This quarter, Ag Innovation News highlights one of its newest board members, Erin Heitkamp. In addition to her role on the Board of Directors, Heitkamp is also the senior vice president of impact at Pipeline Foods. Read on to learn more about her background and goals for the future.
Please tell our readers a little about your background.
EH: Currently, I’m Senior Vice President of Impact at Pipeline Foods. Immediately prior to joining Pipeline, I led the sustainability consulting practice at Wenck, an employee-owned Minnesota-based environmental consulting company. My years at Wenck were preceded by a nearly 15-year career at Delta Air Lines and Northwest Airlines, during which I led the development and execution of environmental and sustainability policy and strategy and held positions in the areas of environmental regulatory oversight, fuel and fuel services purchasing, and corporate real estate.
AIN: How did you first hear about AURI?
EH: When I was at Wenck, I worked on a number of multi-stakeholder projects, including among them advanced alternative/biofuel projects, where AURI was frequently mentioned as a potential partner. Then, when I joined Pipeline Foods, it seemed every time I turned around someone was saying, “you have to get connected with AURI.”
AIN: What are your goals as a new board member?
EH: As a new board member, my first goal is to get acquainted with the other board members, the staff, and the facilities and projects, so that I can contribute in an informed, meaningful way to the development of organizational strategy and project execution. AURI’s thirty years of success and future potential cannot be taught or visioned overnight, so I’m trying to be patient with myself!
AIN: What do you think is the biggest challenge faced by the food and agricultural ecosystems today?
EH: My entire career has been grounded in moving businesses and industries to more sustainable models. Without a doubt, agriculture and food can do better. Environmental pollution in the form of nutrient runoff is rendering unhealthy our waterways and drinking water and posing unacceptable health and welfare risks and losses. We know which farming practices reverse these trends. We just need to find ways to support farmers in adopting them.
AIN: Which agribusiness-related issues are most important to you?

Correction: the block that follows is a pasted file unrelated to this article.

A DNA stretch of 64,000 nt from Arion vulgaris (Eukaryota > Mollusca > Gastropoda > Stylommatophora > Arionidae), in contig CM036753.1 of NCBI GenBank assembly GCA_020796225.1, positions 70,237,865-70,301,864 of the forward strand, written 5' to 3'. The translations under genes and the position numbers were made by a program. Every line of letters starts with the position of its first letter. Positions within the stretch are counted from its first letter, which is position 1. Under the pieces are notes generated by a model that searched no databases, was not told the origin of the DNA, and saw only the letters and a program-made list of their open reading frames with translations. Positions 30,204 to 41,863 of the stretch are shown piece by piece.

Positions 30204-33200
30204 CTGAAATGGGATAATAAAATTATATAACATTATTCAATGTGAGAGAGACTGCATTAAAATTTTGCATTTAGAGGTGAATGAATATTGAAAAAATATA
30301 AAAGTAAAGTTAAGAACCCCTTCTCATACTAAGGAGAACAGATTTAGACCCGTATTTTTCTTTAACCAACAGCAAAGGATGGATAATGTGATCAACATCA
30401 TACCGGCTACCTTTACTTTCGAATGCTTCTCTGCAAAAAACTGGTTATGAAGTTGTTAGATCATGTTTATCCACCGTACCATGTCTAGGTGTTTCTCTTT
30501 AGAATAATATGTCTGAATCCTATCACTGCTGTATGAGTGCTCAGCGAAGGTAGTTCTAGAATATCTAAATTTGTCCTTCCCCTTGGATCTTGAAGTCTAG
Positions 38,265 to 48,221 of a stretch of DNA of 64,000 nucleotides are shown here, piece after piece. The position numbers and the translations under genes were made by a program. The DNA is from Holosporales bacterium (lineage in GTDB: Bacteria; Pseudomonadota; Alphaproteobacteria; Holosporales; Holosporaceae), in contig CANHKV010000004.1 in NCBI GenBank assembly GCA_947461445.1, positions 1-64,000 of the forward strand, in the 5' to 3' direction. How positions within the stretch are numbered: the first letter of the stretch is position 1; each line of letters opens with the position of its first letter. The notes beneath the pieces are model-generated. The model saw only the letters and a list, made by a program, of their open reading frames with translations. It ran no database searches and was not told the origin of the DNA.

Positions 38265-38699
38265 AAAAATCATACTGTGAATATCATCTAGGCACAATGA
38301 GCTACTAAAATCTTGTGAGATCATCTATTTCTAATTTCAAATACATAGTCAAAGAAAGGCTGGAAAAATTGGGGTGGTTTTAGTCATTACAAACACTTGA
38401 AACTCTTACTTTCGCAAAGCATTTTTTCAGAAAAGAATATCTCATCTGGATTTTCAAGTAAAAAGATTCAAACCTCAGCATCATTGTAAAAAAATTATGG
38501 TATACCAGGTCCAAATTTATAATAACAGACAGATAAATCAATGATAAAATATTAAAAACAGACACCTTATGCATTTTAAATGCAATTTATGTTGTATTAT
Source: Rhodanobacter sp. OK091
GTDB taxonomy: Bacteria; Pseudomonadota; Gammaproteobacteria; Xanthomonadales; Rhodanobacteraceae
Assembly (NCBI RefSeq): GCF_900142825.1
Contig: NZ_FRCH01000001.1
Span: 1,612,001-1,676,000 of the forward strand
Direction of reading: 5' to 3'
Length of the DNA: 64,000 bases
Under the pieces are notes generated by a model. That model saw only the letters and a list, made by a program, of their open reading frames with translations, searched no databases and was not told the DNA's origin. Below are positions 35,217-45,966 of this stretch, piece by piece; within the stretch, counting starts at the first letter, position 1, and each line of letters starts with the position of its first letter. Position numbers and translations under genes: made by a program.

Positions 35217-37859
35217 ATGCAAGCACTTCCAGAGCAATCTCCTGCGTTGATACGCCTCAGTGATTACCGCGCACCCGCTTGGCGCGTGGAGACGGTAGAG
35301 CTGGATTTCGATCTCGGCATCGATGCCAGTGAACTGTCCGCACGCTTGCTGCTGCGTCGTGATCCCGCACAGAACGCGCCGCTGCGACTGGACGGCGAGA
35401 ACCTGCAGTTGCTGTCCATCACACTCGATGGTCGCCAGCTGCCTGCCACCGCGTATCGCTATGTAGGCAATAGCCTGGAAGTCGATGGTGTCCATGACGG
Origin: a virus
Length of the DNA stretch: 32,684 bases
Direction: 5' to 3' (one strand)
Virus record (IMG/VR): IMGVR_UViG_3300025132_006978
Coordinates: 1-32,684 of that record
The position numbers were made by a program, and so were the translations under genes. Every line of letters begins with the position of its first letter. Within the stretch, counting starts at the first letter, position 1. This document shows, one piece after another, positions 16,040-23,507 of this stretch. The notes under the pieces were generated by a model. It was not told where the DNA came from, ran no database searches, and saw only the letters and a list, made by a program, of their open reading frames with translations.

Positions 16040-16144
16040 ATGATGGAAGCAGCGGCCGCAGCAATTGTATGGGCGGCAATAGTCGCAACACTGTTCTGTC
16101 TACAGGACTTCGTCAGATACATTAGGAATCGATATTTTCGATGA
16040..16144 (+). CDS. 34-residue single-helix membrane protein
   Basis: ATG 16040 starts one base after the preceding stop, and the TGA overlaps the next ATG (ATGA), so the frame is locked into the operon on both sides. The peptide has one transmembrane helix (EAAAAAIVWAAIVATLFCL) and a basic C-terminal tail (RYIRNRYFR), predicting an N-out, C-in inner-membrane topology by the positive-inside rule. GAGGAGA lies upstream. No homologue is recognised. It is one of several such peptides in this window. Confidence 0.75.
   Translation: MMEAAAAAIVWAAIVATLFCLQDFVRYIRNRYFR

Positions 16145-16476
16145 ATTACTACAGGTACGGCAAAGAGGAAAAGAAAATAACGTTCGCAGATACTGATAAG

EH: Facilitating transparency and integrity across the entire food supply chain is paramount to meeting consumer demand for information about how, where and when food is grown, transported, stored, processed and packaged. In supporting increased supply chain transparency and integrity, we give the farmers who grow our food visibility and credit for their hard work, an opportunity to realize incentives for farming more sustainably, and the potential for more equitable value sharing across the value chain.
AIN: How can Minnesota best support its food innovation industry?
EH: Minnesota can do more of what AURI does every day. In providing expertise, testing facilities, and financial and partner resources, AURI is meeting a critical need. In my experience, it is a bit of unicorn in that it is state funded, very commercially-oriented, and highly networked to meet stakeholder needs.
I would love to see more investment in facilities like the new Ag Innovation Campus that will be constructed in Crookston – facilities that serve the triple purpose of research, education and processing capacity to fill the infrastructure gap between proof of concept and commercial scale production.
AIN: What do you want to achieve as a new board member?
EH: As a member of the leadership team of a young, innovative, sustainable supply chain and food ingredient company, I closely follow trends and successes in the food and agriculture industries. I’m also very well networked in the regenerative and organic space and have an extensive background in advanced biofuels. As an AURI board member, I will work to bring those areas of expertise and relationships to bear to evolve and support the AURI mission.